stress coping
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Jullian Wang

Maternal depression is a prevalent disorder among mothers: nearly 20% of women have experienced different levels of depressive symptoms during motherhood. The symptoms usually disappear by three years after their children were born, but some women experience them chronically. Maternal depression has been researched in terms of its negative influence on offspring since the 1960s. Children of chronically depressed mothers show delays in cognitive, emotional, and behavioral development. Moreover, they may even face mental health challenges themselves. How does maternal depression influence offspring? Previous studies have focused on the behaviors of mothers and found that mothers with depression interact with their children in a less engaging way. Recently, more researchers started to pay attention to the biological mechanism of this maternal depression’s negative influence. Cortisol, a hormone associated with stress, is regarded as a potential pathway of the transgenerational transmission of depression. Mothers with prenatal depression have elevated cortisol level during pregnancy, which is passed down to their children. After they are born, children of depressed mothers react to stress with more dramatic changes in cortisol level and compromised stress-coping abilities. Moreover, prenatal maternal depression also seems to shape the functional connectivity of amygdala, a brain area related to stress and emotions. For life situations like schooling, competing with peers or making significant decisions, children with decreased or abnormal stress-coping abilities will be in disadvantageous positions. Attenuated stress coping abilities brought by hormonal and neural changes may be a biological mechanism for children’s lower performance in cognitive and behavioral tasks.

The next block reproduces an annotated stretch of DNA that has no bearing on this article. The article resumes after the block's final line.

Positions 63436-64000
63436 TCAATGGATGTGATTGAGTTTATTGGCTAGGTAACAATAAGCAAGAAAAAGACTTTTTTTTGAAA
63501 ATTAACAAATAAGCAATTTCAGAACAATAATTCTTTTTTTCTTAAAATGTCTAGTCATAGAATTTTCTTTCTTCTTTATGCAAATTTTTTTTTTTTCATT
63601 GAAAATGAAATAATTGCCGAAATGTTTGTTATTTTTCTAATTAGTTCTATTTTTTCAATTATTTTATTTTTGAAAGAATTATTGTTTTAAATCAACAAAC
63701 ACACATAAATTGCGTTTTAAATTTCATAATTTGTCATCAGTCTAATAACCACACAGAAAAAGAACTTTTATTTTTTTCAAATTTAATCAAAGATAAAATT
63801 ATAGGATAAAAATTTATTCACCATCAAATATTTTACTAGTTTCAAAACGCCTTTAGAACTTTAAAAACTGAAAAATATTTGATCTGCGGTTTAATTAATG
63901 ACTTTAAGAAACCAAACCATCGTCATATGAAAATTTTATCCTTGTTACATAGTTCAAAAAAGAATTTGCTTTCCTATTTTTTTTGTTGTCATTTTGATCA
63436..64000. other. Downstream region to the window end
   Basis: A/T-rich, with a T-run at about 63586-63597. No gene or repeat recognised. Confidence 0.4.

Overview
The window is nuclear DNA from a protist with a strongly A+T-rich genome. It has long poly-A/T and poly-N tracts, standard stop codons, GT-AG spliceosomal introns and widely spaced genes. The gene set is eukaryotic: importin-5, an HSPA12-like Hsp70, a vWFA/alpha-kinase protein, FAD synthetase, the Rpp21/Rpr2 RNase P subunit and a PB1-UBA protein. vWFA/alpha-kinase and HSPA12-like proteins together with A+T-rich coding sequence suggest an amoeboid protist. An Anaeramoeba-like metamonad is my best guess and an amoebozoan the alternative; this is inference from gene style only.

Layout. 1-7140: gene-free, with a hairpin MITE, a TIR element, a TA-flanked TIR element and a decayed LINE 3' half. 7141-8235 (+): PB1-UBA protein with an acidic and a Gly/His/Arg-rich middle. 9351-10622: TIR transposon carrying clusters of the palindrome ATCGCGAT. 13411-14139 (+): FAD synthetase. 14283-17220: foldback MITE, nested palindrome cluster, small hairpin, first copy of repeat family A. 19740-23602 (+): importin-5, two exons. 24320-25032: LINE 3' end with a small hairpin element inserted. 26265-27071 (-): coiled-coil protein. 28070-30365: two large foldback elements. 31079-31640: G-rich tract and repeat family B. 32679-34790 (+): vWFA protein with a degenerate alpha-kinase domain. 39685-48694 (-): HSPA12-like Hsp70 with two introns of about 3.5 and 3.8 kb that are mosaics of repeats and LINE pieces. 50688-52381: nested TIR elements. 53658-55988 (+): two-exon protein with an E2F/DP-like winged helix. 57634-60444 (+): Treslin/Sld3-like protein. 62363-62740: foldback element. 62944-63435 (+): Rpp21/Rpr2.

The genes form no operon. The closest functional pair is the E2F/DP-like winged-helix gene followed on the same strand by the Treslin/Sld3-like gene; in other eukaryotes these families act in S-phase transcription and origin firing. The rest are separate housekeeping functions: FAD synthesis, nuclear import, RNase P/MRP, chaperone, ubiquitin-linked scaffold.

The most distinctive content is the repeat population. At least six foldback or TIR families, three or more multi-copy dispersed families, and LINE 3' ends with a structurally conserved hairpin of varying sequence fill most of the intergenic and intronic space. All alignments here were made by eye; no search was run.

2022 ◽  
Vol ahead-of-print (ahead-of-print) ◽  
Hasirumane Venkatesh Mukesh ◽  
Vrinda Acharya ◽  
Rajasekharan Pillai

PurposeThe stress-coping model is extensively studied in the academic context. Past studies have primarily focused on different coping strategies adopted by students to overcome academic stress. However, an important question, how to equip students to cope with stress, was ignored. Drawing on stress-coping theory and the extracurricular activity (ECA) literature, the current study investigates the intervention of ECA participation on students’ coping, academic performance, and well-being in a natural setting.Design/methodology/approachThe study follows a “cross-sectional post-test only quasi-experimental design” using a natural experimental setting.FindingsThe findings indicate that participation in ECA has a significant influence on academic outcomes. Different types of ECA participation influence well-being, whereas time spent on ECA positively affects academic performance. Further, the findings also indicate that involvement in ECA moderates the relationship between academic stress and coping.Practical implicationsThe study results have practical implications for designing interventional ECA to enhance students’ academic outcomes and well-being.Originality/valueThe study indicates the effectiveness of ECA participation in dealing with academic stress and the development of constructive coping strategies. Hence, the authors advise the academic administrators to integrate ECA in the academic setting.

2022 ◽  
Vol 11 (2) ◽  
pp. 438
Tina Vilovic ◽  
Josko Bozic ◽  
Sanja Zuzic Furlan ◽  
Marino Vilovic ◽  
Marko Kumric ◽